Little Italy, Big Problem for a Small Town


Symbolic of lack of collaboration with community

By James Preston Allen, Publisher

When I heard the news that Councilman Joe Buscaino had gotten a large portion of downtown San Pedro designated as “Little Italy” it was like — “Say what?”  This came out of nowhere. There was no collaboration with any neighborhood council or group. There was no discussion with the San Pedro Chamber of Commerce. So this designation is supposed to do what exactly?  Merchants in the newly named district, most of whom aren’t Italian, are tilting their heads in wonder as this newly minted district coexists with the branding of the Waterfront Arts District, the San Pedro Historic Waterfront District and the demised Beacon Street Redevelopment District. Meanwhile, the San Pedro Business Improvement District has been spending more time and money searching for yet another brand.

If some people are confused about what to call this area or are concerned about “branding” it once again, Buscaino has just unintentionally complicated the issue. The reason for Little Italicizing it is unclear. Was this for ethnic pride, or was he simply courting the declining ethnic vote?   Now I’m not even sure of the historical accuracy of the designation, as most of the old Italian families lived south of the central business district in the historic preservation zone called Vinegar Hill, the area where most of little Italian winemakers crushed their grapes — even during prohibition — where the old homes still have wine cellars.

I absolutely love Italian food and most of the remaining restaurants serving the various forms of it are in this area, but so are a bunch of other ethnic cuisines. In fact, between 9th and 6th streets on Pacific Avenue, in the heart of this area, I can count five Mexican restaurants and that’s probably just 10 percent of those restaurants we counted up for our Cinco de Mayo list. That doesn’t even count the taco trucks or the roving tamale vendors.  Anyone up for calling this area Little Mexico?

The point really is that someone has convinced our erstwhile policeman that this worked in San Diego. So, while he’s on track to making San Pedro Great Again, like demolishing all of Ports O’ Call, he should just move ahead without talking with anyone. This is part of the backward flip on diversity that’s being shucked to us with the San Pedro Public Market. Diversity in this case is about bringing fewer people of color to the waterfront.  This is often hidden in the doublespeak associated with the current development promotions.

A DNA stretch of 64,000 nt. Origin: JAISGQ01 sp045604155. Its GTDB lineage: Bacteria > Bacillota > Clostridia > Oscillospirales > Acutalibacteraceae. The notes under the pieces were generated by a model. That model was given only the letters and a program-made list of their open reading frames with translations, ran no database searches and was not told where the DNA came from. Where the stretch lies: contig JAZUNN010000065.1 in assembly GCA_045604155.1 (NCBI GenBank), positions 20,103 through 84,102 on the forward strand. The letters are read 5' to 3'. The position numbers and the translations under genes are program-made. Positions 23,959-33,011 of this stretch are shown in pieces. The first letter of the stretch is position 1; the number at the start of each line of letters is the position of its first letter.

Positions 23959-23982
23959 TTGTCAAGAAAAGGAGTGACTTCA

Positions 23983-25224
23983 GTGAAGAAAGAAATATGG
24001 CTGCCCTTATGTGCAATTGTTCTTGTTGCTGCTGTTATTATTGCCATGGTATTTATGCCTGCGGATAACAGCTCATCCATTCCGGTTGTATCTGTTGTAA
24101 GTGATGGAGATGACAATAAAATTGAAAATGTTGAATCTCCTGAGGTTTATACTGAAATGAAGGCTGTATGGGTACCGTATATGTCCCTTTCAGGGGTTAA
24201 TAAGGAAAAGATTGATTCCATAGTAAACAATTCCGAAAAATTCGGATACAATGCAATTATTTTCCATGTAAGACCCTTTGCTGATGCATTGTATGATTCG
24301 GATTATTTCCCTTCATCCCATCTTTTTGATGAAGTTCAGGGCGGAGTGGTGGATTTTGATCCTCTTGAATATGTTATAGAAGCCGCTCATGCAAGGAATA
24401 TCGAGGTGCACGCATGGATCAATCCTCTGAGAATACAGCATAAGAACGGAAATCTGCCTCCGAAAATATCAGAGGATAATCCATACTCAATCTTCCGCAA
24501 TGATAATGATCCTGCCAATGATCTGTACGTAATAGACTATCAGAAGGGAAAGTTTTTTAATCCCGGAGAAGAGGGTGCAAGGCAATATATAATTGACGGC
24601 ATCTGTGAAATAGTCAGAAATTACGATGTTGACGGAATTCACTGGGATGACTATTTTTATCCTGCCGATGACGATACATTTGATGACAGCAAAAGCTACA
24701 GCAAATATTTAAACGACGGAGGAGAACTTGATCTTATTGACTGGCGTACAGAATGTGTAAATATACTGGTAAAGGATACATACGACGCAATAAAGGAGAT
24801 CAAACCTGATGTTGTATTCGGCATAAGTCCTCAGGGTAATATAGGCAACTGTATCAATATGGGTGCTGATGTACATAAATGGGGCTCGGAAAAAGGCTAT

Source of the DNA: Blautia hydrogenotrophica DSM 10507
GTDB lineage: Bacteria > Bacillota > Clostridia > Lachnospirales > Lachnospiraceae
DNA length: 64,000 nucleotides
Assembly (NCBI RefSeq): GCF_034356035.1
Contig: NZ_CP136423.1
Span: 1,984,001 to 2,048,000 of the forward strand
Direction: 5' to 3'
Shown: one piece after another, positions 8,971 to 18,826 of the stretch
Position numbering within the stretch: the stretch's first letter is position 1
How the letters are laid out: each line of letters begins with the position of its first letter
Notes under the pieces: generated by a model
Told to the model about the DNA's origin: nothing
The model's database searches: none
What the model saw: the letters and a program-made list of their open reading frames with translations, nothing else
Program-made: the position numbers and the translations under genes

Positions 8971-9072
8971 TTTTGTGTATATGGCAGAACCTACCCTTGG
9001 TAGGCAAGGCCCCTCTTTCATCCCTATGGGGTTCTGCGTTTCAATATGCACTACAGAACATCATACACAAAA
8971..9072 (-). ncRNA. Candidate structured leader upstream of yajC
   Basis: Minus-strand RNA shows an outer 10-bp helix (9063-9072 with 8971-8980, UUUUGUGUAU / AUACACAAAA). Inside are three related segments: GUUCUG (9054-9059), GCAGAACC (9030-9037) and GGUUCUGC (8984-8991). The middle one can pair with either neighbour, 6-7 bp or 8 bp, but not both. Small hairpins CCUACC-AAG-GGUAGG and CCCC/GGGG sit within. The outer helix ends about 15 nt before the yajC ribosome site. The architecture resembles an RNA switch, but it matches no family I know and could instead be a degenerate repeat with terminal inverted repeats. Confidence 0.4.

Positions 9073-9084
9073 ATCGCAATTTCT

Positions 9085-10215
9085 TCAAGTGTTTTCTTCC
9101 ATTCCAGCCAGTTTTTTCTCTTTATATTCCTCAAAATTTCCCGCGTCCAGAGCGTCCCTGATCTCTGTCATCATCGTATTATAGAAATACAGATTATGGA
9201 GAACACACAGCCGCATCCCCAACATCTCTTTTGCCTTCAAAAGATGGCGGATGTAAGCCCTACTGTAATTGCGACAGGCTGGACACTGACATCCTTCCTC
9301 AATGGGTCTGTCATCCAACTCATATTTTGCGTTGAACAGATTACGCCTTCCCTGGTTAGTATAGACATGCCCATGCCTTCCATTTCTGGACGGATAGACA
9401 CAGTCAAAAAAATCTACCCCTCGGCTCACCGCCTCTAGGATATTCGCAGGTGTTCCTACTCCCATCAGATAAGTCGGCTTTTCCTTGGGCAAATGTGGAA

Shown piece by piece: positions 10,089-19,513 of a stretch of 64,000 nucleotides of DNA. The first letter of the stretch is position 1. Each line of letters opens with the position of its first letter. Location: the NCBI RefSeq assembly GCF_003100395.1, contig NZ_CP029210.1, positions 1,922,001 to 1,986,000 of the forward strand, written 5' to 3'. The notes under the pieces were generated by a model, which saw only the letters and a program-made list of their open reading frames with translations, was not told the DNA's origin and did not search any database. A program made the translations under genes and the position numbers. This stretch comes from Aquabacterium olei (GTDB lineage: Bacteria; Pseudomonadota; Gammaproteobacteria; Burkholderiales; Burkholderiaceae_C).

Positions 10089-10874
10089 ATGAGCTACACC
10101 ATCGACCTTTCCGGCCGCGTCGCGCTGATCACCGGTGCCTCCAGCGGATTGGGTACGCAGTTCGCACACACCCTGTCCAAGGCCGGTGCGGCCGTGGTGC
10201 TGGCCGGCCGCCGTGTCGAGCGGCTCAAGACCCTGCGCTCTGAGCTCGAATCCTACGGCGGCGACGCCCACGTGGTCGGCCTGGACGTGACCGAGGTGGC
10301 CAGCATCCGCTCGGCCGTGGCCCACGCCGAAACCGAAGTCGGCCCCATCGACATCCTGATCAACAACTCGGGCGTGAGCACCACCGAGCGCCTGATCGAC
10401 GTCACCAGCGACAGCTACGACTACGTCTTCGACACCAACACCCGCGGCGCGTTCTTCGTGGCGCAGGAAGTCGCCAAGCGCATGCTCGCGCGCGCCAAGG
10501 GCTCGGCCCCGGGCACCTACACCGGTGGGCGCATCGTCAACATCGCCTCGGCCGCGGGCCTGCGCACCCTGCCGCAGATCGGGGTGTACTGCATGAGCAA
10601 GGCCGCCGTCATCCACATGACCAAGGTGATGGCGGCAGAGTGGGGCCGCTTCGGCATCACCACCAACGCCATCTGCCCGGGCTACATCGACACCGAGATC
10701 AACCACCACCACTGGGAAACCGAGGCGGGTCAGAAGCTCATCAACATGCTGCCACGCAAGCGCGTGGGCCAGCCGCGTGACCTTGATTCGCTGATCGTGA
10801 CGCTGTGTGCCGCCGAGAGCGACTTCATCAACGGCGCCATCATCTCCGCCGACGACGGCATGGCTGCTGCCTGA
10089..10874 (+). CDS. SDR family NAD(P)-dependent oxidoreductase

I don’t know what world Buscaino is living in, but right here, in this part of Los Angeles, we have one of the most truly diverse populations in the most diverse city in America. The most recent time I counted there were something like 19 different nationalities represented in our community, and it’s probably grown since I checked. I personally celebrate this.  And this Little Italy thing does as much to divide our community, as he thinks it does to celebrate his national origins.  Good for you, Joe. How about making my street Little Scotland?

For as much as this is an insignificant issue compared to, let’s say, the homeless crisis, the eviction of Ports O’ Call Restaurant or fixing the landslide on Paseo del Mar,  it is emblematic of Buscaino’s track record: a selfie photo op for his Facebook fans — more smoke than fire, more illusion than substance. This is nothing more or less than a PR move with nothing behind it to improve either the business district or the lives of the people who live and work here.

It is exemplary of the way that this councilman has worked since he was first elected. He doesn’t listen to those outside his own circle; he looks at most problems as an us-versus-them dynamic and he always wears rose-colored glasses for some promise of future prosperity.  He doesn’t even know how to process criticism, which is part of the job description for being an elected politician.

You’ll notice that Buscaino’s turn-about on the homeless issue came only after Mayor Eric Garcetti announced the “Bridge Home” initiative in his state of the city address earlier this year. Suddenly, Joe wants to show his compassion for the desperately poor neighbors after chasing them all around his district for five years from one encampment to the next, burdening them with tickets they can’t afford to pay and jail when they don’t. This, my friends, is not problem solving. It’s just kicking the can down the sidewalk hoping someone else will pick it up.

So now let’s get down to the real issue — where do we set up the emergency shelters that Garcetti has called for?  There is a loosely formed group comprised of neighborhood council members, San Pedro Chamber of Commerce chairman Tim McOsker and a few others working separately who have engaged the council office in the search for locations.  This once again was not the council office reaching out to the leaders of the community first and seeking advice for solutions from people long engaged in the issue but the council office getting onboard with a political agenda from city hall and then waiting for the community to react.

The problem not the cure

All of this is like his pronouncement two years ago at the San Pedro chamber’s annual luncheon about  a proposed 15-story high rise development in the heart of the San Pedro business district on its shortest and narrowest street. This came not long after, we all learned that the developer was a known real estate fraudster from Solano County who was later convicted.   Like I’ve said before, Joe is long on hype, short on action and now he’s little on Italy.

Whether you agree with this new designation or not, the way this designation came about is a symptom of Buscaino’s leadership, not the cure for our problems.